The effect of international trade on the economy of developed as well as developing nations has been a topic of interest and concern to most researchers working within the realm of international trade. The question whether trade relationships are stable over time or not becomes crucial while trying to analyze the effect of volume of import on the economy of a country.
The purpose of this paper is to determine whether there exists a long term relationship between volume of imports and its determinants for United Kingdom from 1970 Quarter1 till 2004 Quarter4. The objective here is to study the price and income effects on volume of imports using the import demand function.
For this we first need to examine the hypothesis that there exists a cointegration between the volume of imports and its major determinants. Evidence of cointegration indicates a stable long term relationship between import demand function and its determinants. To take into account the long term as well as short term adjustment process of the import demand function the Error Correction Model has been used.
According to the import demand function the volume of imports depends upon the amount of economic activity in the country (United Kingdom) and the relative prices of imports to domestic goods. (Dash, 2007) While the quantity of imports is treated as a dependent variable, income and price are treated as independent variables.
A large amount of literature has been written about the aggregate import demand function showing the effect of price of imports and GDP on volume of imports. But the literature varies widely in conclusions. For example, Dutta and Ahmed (1997) paper on the import demand function in Bangladesh shows both price and income elasticities are statistically significant. However, Kalyoncu, Huseyin (2006) in estimating an aggregate import demand fuction for Turkey finds price elasticities of demand for import to be more than the income elasticities. And Sinha (1997) in estimating import demand function of Thailand finds prices to be altogether inelastic and only income to be elastic.
In U.K. volume of imports is a very significant part of the GDP. U.K imports are fourth highest in the world. The financial recession which hit the world in 2007 had a very great impact on the U.K. economy, so much so, that in 2007 U.K. had the highest current account deficit. Keeping these facts in mind I expect to see a fall in the volume of imports of U.K. in their actual value in 2008. However, it is difficult to make any prediction as to what the forecast maybe like.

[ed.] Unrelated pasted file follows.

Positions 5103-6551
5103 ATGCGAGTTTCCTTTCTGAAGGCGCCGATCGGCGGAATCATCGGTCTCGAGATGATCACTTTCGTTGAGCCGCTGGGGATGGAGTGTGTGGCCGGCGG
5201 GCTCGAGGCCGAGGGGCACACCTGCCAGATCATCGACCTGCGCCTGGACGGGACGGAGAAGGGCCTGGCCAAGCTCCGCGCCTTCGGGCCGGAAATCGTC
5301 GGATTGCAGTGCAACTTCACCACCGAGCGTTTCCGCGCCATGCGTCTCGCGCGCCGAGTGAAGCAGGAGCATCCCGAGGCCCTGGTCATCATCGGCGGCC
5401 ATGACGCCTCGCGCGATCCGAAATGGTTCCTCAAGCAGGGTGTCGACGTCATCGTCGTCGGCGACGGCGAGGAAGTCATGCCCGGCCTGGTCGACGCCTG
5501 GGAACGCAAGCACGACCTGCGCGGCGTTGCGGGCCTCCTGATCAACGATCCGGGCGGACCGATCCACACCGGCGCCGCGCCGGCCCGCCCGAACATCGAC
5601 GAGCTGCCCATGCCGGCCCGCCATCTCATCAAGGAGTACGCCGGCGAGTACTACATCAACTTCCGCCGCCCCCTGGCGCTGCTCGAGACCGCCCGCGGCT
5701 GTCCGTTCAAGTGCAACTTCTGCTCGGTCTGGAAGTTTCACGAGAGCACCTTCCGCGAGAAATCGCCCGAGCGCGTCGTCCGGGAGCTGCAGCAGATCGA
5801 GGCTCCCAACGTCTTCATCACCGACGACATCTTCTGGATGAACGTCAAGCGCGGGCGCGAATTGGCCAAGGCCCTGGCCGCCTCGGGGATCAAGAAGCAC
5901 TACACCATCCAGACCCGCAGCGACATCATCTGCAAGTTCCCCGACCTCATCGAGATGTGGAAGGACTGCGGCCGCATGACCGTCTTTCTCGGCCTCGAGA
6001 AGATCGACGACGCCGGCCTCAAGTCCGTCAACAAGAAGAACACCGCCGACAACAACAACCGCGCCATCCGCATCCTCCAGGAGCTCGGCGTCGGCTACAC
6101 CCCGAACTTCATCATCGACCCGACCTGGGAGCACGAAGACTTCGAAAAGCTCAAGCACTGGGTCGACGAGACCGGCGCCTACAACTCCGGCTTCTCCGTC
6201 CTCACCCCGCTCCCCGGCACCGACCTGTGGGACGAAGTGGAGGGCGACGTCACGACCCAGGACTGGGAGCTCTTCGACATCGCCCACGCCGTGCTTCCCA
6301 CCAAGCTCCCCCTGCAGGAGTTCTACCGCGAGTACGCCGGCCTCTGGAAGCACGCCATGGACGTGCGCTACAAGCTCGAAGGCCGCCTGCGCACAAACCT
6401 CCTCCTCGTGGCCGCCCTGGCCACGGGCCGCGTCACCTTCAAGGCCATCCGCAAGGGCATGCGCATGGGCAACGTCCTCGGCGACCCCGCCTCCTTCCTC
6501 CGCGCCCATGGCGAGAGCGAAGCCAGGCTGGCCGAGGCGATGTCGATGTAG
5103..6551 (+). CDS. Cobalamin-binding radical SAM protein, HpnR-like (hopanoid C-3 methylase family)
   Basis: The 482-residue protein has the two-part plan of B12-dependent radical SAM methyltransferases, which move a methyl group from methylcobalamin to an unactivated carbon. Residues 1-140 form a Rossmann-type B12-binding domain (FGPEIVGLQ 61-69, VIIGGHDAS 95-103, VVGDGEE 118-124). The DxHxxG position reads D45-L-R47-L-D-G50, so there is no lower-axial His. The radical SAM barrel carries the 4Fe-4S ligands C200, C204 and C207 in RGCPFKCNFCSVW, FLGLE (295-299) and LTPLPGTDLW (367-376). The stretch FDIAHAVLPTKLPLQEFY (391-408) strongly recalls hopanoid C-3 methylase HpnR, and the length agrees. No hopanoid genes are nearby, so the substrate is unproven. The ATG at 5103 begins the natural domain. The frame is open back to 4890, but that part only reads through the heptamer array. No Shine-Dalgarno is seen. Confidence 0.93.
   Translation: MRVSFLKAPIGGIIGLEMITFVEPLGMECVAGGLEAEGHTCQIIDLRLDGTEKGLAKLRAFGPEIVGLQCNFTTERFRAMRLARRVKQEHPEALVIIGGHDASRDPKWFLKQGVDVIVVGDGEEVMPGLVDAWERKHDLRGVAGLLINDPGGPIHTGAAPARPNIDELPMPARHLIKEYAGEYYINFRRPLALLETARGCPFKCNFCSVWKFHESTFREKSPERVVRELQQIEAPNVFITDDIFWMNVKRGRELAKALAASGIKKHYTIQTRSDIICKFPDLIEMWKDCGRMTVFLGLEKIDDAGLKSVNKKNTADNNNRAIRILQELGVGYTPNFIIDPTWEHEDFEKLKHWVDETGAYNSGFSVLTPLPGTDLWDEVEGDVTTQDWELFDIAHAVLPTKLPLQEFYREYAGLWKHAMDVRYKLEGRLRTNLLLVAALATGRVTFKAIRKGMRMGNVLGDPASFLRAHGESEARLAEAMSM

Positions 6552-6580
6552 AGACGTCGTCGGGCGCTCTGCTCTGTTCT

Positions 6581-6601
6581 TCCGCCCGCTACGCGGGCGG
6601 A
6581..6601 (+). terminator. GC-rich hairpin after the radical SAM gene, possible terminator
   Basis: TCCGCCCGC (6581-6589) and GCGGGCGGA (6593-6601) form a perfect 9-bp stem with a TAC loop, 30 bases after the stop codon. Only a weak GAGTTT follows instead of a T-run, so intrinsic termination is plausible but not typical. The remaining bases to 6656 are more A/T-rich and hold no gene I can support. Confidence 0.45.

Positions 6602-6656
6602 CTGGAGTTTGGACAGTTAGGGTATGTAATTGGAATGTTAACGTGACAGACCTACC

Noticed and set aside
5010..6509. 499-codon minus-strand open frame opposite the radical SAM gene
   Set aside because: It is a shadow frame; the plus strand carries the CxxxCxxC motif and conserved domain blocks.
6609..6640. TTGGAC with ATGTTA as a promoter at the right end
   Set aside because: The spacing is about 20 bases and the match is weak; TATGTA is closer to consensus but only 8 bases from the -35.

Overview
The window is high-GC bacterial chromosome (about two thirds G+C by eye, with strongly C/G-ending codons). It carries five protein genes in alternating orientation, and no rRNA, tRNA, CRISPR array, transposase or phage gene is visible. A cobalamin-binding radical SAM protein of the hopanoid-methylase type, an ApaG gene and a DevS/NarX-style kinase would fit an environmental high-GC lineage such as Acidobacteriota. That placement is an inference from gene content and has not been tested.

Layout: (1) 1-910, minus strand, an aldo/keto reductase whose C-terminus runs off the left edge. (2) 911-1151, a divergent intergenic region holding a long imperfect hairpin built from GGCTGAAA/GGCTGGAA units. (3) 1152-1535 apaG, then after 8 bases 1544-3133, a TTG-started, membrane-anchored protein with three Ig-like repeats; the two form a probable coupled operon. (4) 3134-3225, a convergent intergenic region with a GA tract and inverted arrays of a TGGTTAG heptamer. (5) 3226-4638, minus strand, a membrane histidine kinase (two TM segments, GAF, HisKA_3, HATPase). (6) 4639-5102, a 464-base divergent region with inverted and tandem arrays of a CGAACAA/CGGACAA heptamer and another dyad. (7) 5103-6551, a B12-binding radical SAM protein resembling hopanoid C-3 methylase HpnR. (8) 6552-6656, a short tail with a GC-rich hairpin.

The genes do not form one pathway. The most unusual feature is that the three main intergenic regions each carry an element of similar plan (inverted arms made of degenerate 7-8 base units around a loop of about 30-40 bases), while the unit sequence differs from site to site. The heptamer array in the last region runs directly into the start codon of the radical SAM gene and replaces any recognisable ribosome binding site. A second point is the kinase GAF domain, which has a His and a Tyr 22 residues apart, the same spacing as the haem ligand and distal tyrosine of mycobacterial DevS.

Majority of the research material for this paper has been gathered from the University of Cambridge library and online journals. The paper is divided into 3 sections: Data and Methodology, Forecasting and Conclusion.
DATA AND METHODOLOGY
The import demand function is given byVolimp= F ( gdp, impind/ gdpdef)
Volimp is the volume of imports. GDP is the domestic income and impind/ gdpdef gives the relative prices of imports to domestic goods. Here impimd stands for unit value of import prices and gdpdef for the GDP deflator.
The long run import demand function for United Kingdom is as follows:
Lnvolimpt = Î20 + Î21lngdpt + Î22lnprt + ut (1)
lnvolimpt = natural log of volume of import in UK ( measured in ￡ millions chained prices)
lngdpt= natural log of real GDP (measured in ￡ millions chained prices)
lnprt= natural log of (unit value of import prices/ GDP deflator)
ut is the error term which is assumed to be normally distributed. The coefficients estimated from the above equation Î21 (> 0) and Î22 (< 0) are income and price elasticities respectively.
The data used is quarterly and all the variables are in real (not nominal) terms.
To conduct the cointegration test we first carr